Mr. Hansen said the Honor Council is a student-run organization that serves on academic misconduct boards and promotes academic integrity.  The members try to find ways to strengthen the sense of academic integrity.  In the past few years, the council has held an integrity week right before finals to remind students that people at OU care about academic integrity and also to create an atmosphere where students do their own work.  In April, the council will run an ad campaign to promote academic integrity.  Through their work on academic misconduct cases, members are noticing an increase in the use of among professors.  Mr. Hansen urged professors not to make the Inquisition, but instead explain why students should do their own work.


Dr. Heiser explained that some students did not learn in high school the difference between writing a paper and copying.  The University has acquired, plagiarism detection software that faculty members can use in classes.  In addition to catching plagiarism, the software can be a useful tool for showing the appropriate approach to writing.  He encourage faculty, though, to review the results.  Mr. Hansen noted that a list of best practices for using is available on the Honor Council web site,  Honor Council members will talk with UOSA about educating students and will work with the Writing Center in an effort to reduce the number of cases.


Mr. Maupin, the Honor Council webmaster, said the web page gets about eight hits a day.  He expects to get more with the ad campaign.  The page includes frequently asked questions, such as what is the Honor Council and what does it do.  The members plan to initiate a blog on the web page to start a dialog.  One example might be at what point are tutors helping students with their homework or doing it for them.  Dr. Heiser said many students would benefit from a venue that discusses professional integrity.  Mr. Maupin added that students might not realize why academic integrity is important.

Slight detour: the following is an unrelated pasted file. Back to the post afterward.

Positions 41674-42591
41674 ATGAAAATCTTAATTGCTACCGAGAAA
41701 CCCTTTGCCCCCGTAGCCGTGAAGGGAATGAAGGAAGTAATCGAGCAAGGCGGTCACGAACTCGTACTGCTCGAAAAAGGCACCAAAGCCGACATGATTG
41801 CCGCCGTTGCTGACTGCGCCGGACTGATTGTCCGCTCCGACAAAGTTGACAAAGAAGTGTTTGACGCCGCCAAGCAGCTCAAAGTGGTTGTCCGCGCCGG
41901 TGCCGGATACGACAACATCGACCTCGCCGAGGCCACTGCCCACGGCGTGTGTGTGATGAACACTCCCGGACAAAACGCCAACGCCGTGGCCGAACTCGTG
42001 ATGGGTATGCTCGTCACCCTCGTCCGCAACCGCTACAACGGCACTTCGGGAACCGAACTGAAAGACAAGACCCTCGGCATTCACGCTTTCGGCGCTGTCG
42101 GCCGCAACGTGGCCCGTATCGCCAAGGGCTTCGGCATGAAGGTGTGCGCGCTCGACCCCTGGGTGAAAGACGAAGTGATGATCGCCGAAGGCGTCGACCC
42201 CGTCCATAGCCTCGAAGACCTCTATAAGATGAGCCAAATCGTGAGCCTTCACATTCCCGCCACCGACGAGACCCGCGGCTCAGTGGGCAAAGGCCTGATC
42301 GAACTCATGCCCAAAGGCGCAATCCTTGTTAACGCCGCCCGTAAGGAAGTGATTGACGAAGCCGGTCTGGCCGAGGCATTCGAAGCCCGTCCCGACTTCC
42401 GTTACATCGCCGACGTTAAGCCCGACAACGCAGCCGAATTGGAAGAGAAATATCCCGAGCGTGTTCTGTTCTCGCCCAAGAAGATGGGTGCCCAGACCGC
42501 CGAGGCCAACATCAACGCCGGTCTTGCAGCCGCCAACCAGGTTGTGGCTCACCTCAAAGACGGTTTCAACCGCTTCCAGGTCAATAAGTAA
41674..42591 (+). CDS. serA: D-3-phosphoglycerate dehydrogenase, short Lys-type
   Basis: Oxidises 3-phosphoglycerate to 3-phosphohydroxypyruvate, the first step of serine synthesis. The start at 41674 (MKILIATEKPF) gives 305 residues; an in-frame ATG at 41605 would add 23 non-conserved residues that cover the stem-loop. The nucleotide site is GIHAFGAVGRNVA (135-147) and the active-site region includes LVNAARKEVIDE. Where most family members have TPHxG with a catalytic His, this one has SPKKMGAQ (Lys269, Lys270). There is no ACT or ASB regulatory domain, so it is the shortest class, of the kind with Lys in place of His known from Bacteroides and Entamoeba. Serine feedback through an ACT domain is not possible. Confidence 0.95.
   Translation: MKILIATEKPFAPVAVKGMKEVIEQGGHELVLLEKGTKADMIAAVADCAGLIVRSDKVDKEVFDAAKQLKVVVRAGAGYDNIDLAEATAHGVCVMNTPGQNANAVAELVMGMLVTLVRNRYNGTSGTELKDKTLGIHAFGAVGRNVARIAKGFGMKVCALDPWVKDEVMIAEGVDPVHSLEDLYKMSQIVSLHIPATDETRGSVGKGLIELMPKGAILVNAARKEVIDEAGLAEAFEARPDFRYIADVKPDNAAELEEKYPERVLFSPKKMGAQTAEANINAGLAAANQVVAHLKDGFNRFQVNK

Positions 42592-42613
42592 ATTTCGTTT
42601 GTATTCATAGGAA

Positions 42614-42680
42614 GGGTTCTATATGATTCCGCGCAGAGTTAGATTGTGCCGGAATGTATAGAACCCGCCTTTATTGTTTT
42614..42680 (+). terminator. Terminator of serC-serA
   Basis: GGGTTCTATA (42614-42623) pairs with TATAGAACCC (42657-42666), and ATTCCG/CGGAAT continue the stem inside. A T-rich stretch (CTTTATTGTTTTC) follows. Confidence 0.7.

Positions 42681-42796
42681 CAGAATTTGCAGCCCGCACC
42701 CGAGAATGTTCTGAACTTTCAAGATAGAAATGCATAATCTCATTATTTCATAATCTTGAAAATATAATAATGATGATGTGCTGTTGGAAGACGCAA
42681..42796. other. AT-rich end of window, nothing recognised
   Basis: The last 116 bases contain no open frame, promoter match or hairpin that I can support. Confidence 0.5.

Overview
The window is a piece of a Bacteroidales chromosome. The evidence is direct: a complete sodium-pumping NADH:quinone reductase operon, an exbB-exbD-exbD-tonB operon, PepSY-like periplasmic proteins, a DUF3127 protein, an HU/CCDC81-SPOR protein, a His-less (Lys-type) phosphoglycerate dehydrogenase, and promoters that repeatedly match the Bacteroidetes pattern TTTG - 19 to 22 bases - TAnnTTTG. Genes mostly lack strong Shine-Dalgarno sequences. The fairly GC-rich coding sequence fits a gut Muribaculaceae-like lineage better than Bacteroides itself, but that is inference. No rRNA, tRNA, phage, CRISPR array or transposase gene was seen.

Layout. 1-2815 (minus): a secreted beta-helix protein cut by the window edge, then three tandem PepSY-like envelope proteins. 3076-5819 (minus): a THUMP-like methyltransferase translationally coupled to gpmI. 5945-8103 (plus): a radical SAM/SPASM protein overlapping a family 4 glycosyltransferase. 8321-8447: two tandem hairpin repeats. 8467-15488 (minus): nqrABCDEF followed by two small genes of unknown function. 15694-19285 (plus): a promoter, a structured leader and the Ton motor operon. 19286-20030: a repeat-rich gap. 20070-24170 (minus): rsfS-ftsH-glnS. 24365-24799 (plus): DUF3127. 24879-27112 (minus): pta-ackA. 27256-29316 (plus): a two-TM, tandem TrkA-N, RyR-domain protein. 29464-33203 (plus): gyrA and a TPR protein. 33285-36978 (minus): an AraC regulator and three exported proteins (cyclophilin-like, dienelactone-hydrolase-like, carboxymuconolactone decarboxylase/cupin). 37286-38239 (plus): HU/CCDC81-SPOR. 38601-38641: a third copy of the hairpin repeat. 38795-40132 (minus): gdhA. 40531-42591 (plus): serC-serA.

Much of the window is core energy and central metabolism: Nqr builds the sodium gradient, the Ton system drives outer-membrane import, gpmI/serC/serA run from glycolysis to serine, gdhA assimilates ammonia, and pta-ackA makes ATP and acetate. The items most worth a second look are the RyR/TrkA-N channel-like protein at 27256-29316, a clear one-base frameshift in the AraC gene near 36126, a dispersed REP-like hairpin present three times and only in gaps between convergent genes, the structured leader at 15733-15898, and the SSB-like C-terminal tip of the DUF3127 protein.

Mr. Hunt said he had noticed that since the Honor Council had started assisting the provost’s office with misconduct cases, the punishments were tougher when they come from students.  The council is considering the idea of having freshmen and transfer students view a program on plagiarism and cheating to educate them on integrity and the consequences of cheating.  Dr. Heiser announced that the Honor Council would be looking for new members later this semester.  He asked the senators to encourage students who might be interested.


Mr. Bradford asked if there were any signs of success or what success would be.  Mr. Hunt answered that the summary numbers seem large but are a small percentage of the overall student population.  Punishments should be a time to reflect on the importance of integrity.  Mr. Hansen said there had been a spike in plagiarism with the Internet.  However, it is hard to tell if there is more misconduct or if more is being caught.  There are signs of success.  Misconduct cases are declining.  Raising awareness helps.  Dr. Heiser added that it depends on the community to remember and celebrate the positive ideal of integrity.